The article begins by addressing two primary areas of concern: 1. Can music communicate meaning, and if so, how? 2. Can theological realities be expressed through music and other artistic forms whose primary medium is not language? The author then lays out a schema featuring four different aspects of developing a musical homiletic, starting with the simplest and moving to the most complex. (1) Preachers can speak in a way that captures the musicality of human conversation: its sonically engaging use of inflection, volume, pace, and timbre. (2) Preachers can interpret the theological and poetic meaning of the texts that are set to music and offered as worship through the singing of congregation or choir or soloist. (3) Preachers can analyze how the musical devices of the composer dramatize or paint sonic pictures of the lyrics. Music and preaching are interwoven so that they mutually reinforce the Word that is proclaimed and the structure and meaning of the liturgical celebration. (4) Preachers can frame a piece of music with introductory remarks that allow the music to carry the sermon to a conclusion beyond words. Each strategy is examined in more detail, including citations from contemporary homiletical literature and sermons that employ one or more of the strategies. The article ends with a theological reflection on “the soundscape” (Stephen Webb) that is created by the church at worship.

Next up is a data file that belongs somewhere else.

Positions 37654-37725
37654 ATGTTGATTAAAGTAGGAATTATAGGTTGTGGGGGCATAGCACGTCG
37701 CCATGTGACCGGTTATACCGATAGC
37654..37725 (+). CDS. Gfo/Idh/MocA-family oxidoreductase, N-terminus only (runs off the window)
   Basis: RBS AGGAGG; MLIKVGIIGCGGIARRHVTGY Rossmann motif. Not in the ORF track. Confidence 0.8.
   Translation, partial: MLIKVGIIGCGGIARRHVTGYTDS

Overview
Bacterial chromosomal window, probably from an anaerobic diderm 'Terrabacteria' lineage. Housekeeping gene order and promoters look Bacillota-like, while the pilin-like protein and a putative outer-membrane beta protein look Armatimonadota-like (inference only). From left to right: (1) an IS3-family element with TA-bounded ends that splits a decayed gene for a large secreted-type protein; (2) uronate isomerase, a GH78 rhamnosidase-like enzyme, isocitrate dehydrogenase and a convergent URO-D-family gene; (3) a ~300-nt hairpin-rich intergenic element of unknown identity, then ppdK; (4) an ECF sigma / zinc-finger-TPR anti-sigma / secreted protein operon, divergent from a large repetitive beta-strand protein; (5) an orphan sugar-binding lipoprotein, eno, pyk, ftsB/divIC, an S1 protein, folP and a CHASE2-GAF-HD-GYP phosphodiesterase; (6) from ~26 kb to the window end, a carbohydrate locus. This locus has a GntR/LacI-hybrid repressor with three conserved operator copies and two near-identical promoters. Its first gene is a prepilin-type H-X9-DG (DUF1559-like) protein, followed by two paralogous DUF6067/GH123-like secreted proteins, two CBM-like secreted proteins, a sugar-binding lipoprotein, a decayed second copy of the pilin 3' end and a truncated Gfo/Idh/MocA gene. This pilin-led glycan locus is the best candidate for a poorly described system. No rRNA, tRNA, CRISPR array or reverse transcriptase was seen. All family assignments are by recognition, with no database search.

Author Biography

Thomas H. Troeger has written 20 books in the fields of preaching, poetry, hymnody, and worship; is a frequent contributor to journals dedicated to these topics; and is a monthly columnist for Lectionary Homiletics and the American Organist. His most recent books include Wonder Reborn: Preaching on Hymns, Music and Poetry; God, You Made All Things for Singing: Hymn Texts, Anthems, and Poems for a New Millennium; So that All Might Know: Preaching that Engages the Whole Congregation (with Edward Everding); Preaching While the Church Is Under Reconstruction; and Above the Moon Earth Rises: Hymn Texts, Anthems and Poems for a New Creation. He is also a flutist and a poet whose work appears in the hymnals of most denominations and is frequently set as choral anthems. For three years Professor Troeger hosted the Season of Worship broadcast for Cokesbury, and he has led conferences and lectureships in worship and preaching throughout North America, as well as in Denmark, Holland, Australia, Japan, and Africa. Ordained in the Presbyterian Church in 1970 and in the Episcopal Church in 1999, he is dually aligned with both traditions. He has served as national chaplain to the American Guild of Organists and is a former president of the Academy of Homiletics (the North American guild of scholars in homiletics) and the immediate past president of Societas Homiletica (the international guild of scholars in homiletics). He was awarded an honorary D.D. degree from Virginia Theological Seminary. Professor Troeger is a fellow of Silliman College at Yale University.

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